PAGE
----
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Docker – Building Docker images inside of a Dockerized Jenkins server

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Alright. Now you know how to deploy Jenkins as a Docker container, but we really want to be able to use Jenkins to build Docker images, as we did in the standalone deployment of Jenkins. To do that, we could deploy the same Jenkins image, and exec into it and install Docker and could probably get it to work, but we don’t need to go to that much trouble. We’re not the first pioneers to go down this road. There are several Docker images that have been created to do just what we are looking to do. One such image is h1kkan/jenkins-docker:lts. You can read about it by following the link in the following References section, but for now just know that it is an image that has been set up as a Jenkins server, and has Docker already installed in it. In fact, it also has Ansible and the AWSCLI pre-installed so you can do more than just build Docker images using it.

To begin, we will create a location on the Docker host to mount a Docker volume to store and preserve the Jenkins configuration. If you are using the same Docker host as you used in the previous section, you should already have created your folder and assigned ownership of it to ID 1000. If not, the following are the commands you use to do so:

# Setup volume location to store Jenkins configuration
mkdir $HOME/jenkins_home
chown 1000 $HOME/jenkins_home

Also, if you haven’t done so already, you can use the docker container stop jenkins command to stop (and remove) the Jenkins container that we created in the previous section to clear the way for our new and improved Jenkins server. When you are ready to create the new container, you can use these commands:

# Deploy a Jenkins server that is configured to build Docker images
docker container run -d -p 8080:8080 -p 50000:50000 \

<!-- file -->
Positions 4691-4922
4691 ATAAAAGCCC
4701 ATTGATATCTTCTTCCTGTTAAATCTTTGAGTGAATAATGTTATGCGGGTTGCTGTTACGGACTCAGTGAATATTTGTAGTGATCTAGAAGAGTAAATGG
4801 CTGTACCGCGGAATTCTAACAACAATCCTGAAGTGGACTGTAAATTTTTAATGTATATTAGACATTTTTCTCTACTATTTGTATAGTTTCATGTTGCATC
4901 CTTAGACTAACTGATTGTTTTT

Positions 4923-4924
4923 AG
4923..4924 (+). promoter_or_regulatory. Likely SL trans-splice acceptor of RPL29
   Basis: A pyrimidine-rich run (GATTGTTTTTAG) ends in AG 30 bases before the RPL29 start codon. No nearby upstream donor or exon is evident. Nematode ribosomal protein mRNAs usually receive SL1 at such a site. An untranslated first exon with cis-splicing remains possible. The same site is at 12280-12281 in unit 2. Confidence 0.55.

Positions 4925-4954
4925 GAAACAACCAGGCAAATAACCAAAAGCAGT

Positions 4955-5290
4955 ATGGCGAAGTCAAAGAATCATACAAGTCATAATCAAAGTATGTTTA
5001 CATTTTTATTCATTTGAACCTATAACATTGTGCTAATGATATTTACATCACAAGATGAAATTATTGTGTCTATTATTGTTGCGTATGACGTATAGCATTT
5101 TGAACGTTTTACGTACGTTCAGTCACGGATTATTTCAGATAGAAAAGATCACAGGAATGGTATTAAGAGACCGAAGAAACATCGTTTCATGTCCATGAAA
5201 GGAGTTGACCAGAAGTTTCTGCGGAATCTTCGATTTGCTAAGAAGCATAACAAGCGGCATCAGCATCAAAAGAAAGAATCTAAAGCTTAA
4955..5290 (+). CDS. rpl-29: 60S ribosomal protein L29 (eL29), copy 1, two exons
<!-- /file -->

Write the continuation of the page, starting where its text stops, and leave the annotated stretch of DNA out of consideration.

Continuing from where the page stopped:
-v $HOME/jenkins_home:/var/jenkins_home \
-v /var/run/docker.sock:/var/run/docker.sock \
--name jenkins --rm h1kkan/jenkins-docker:lts

# Start the Docker service in the Jenkins docker container
docker container exec -it -u root jenkins service docker start

You will have noticed a couple of differences in this code block. The first is the use of a second volume. This is a well-known trick, of sorts, that allows a container to issue Docker commands to its host. This essentially allows what is known as Docker-in-Docker. The next difference is an extra Docker command that will start the Docker service inside the running container. Because each container starts up with a single process, having both a Jenkins server process and a Docker daemon running requires this extra step.

Once the Docker service has started within the Jenkins container, you are all set to create new Jenkins jobs that use and build Docker images. You can test it out yourself by recreating the second example above, hello-docker-test, in your new Jenkins server. And since we are using the Docker volume mounted on the host at $HOME/jenkins_home to store our Jenkins data, this should be the last time you need to create this job.

This is all working wonderfully, but you may recall from Chapter 7, Docker Stacks, that we have a better way to deploy apps than by using the docker container run command, namely using Docker stacks. So would you like to see our example re-imagined as a Docker stack? Me too! OK then, let’s do it.

First off, use the container stop command to stop your current Jenkins container. It will leave behind the jenkins_home folder with our Jenkins server’s data, but if for some reason you skipped ahead to this part of the chapter and haven’t created that yet, the following are the commands to use: